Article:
Mariucci, Lions Kick-Off Training Camp

On the eve of training camp, Lions' head coach Steve Mariucci addressed the media with his annual pre-camp briefing, and the excitement was evident. Besides Mariucci's tone and thrilled responses, it is obvious that the team Detroit is fielding this year is going make some noise.

Anticipation often follows the Detroit Lions as a new season approaches, but this year seems to be different.

On the eve of training camp, Lions' head coach Steve Mariucci addressed the media with his annual pre-camp briefing, and the excitement was evident. Besides Mariucci's tone and thrilled responses, it is obvious that the team Detroit is fielding this year is going make some noise. Or, at the very least, has the potential to make alot of noise.

"There are a lot of pieces in place," said Mariucci Friday evening, "It's going to be a lot of fun for this coaching staff and this organization to see how fast we can do it. It's going to fun for the fans to see how fast we can do it. They're going to enjoy watching Joey Harrington play with a supporting cast that is full of speed and athleticism. Our offensive line has grown up. We have a bunch of young linebackers and we've added to our secondary with some experience.

"There is reason for optimism," continued Detroit's second-year head coach, "I think the fans are going to enjoy watching guys like Kevin Jones, Charles Rogers, Roy Williams, Boss Bailey and Dré Bly perform, grow and develop into real fine NFL football players."

Each of those players haven't been in Detroit longer than Mariucci, either joining the team last year or drafted last April. And that type of vast improvement in talent is something that has been missing in the Motor City for years.

Previously, a Lions' off-season might include the signing of a solid free-agent or two, and a decent draft. Generally, though, the team relied upon existing yet mediocre personnel to get the job done. Entering 2004, it's difficult to find a facet of the Lions' team that doesn't have big number potential.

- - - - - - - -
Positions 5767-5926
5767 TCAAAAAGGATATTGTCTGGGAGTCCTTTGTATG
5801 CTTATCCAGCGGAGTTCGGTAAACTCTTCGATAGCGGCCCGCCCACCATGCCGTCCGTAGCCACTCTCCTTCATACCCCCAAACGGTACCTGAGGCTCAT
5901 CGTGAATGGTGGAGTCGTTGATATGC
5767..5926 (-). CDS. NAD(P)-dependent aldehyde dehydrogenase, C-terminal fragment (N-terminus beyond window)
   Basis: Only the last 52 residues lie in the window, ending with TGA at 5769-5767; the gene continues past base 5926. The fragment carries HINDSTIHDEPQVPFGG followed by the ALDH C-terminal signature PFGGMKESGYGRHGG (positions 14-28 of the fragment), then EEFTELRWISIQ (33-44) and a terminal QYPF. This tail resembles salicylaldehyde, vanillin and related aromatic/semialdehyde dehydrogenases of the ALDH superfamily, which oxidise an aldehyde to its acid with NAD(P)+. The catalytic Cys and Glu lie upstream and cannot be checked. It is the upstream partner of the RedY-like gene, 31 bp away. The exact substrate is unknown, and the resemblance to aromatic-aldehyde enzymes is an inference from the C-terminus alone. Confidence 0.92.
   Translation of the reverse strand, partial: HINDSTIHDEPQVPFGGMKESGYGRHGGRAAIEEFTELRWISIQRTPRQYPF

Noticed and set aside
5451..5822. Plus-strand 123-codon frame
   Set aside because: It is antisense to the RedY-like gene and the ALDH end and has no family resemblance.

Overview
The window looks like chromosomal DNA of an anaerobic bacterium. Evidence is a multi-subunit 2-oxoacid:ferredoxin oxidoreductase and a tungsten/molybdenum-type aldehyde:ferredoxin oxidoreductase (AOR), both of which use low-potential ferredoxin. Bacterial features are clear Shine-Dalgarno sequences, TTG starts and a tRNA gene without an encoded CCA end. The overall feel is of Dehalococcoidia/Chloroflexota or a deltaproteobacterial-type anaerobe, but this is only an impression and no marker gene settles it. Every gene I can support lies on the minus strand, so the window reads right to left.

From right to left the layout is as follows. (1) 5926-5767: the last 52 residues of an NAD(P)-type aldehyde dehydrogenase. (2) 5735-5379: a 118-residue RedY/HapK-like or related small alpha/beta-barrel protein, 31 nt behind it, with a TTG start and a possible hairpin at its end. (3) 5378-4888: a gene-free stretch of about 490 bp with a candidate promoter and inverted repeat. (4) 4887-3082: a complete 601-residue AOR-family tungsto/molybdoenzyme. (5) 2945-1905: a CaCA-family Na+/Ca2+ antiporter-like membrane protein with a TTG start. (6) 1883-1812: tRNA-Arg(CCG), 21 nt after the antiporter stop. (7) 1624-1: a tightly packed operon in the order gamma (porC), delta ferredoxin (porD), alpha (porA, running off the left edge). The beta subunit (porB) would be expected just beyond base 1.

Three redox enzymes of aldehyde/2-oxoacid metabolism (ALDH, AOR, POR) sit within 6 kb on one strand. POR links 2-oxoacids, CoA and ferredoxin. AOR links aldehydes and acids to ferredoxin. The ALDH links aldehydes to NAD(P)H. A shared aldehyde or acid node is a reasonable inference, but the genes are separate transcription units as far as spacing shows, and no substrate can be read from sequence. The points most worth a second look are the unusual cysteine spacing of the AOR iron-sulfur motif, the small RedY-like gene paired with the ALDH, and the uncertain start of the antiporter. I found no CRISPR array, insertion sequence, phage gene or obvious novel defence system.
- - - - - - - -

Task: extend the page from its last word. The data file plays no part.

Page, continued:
"I hope it is and I think it can be," said Mariucci, on whether or not the offense can be more capable than in the past. "I expect this offense at some point to be very explosive. How fast we can do that remains to be seen."

One ingredient, first round pick Roy Williams, has yet to sign and missed the reporting deadline, but Mariucci shrugged off any worries that the holdout would be elongated.

"I would prefer that he would be in here by now," said Mariucci. "We're still hopeful that he will be here very soon.

"I'm sure that Tom (Lewand) and (Roy's) agent, Ben Dogra, will get together again soon and work it out so that we have him in here very shortly."

Defensively, optimism is also apparent.

"(Our defensive staff) put together a brand-new playbook," said Mariucci, also commenting highly on defensive coordinator Dick Jauron, saying he's 'got it all'.

"How well we use those young linebackers (James Davis, Boss Bailey, rookie Teddy Lehman); how we rotate the defensive line; those decisions will be important as we go. I expect (the defensive staff) to have a real plan and to implement it gradually."

Overall, the 2004 rendition of the Detroit Lions draws an interest and a stimulation that is different. From the amiable confidence that Mariucci seems to emit, to the talented young stars that reside on the roster, the entire league -- not just the city of Detroit -- is buzzing.

"We're all excited to get started. It's been a good off-season, a very productive off-season from a conditioning standpoint as well as getting healthy, our draft and free agency acquisitions and so on and so forth. Now it's time to go."


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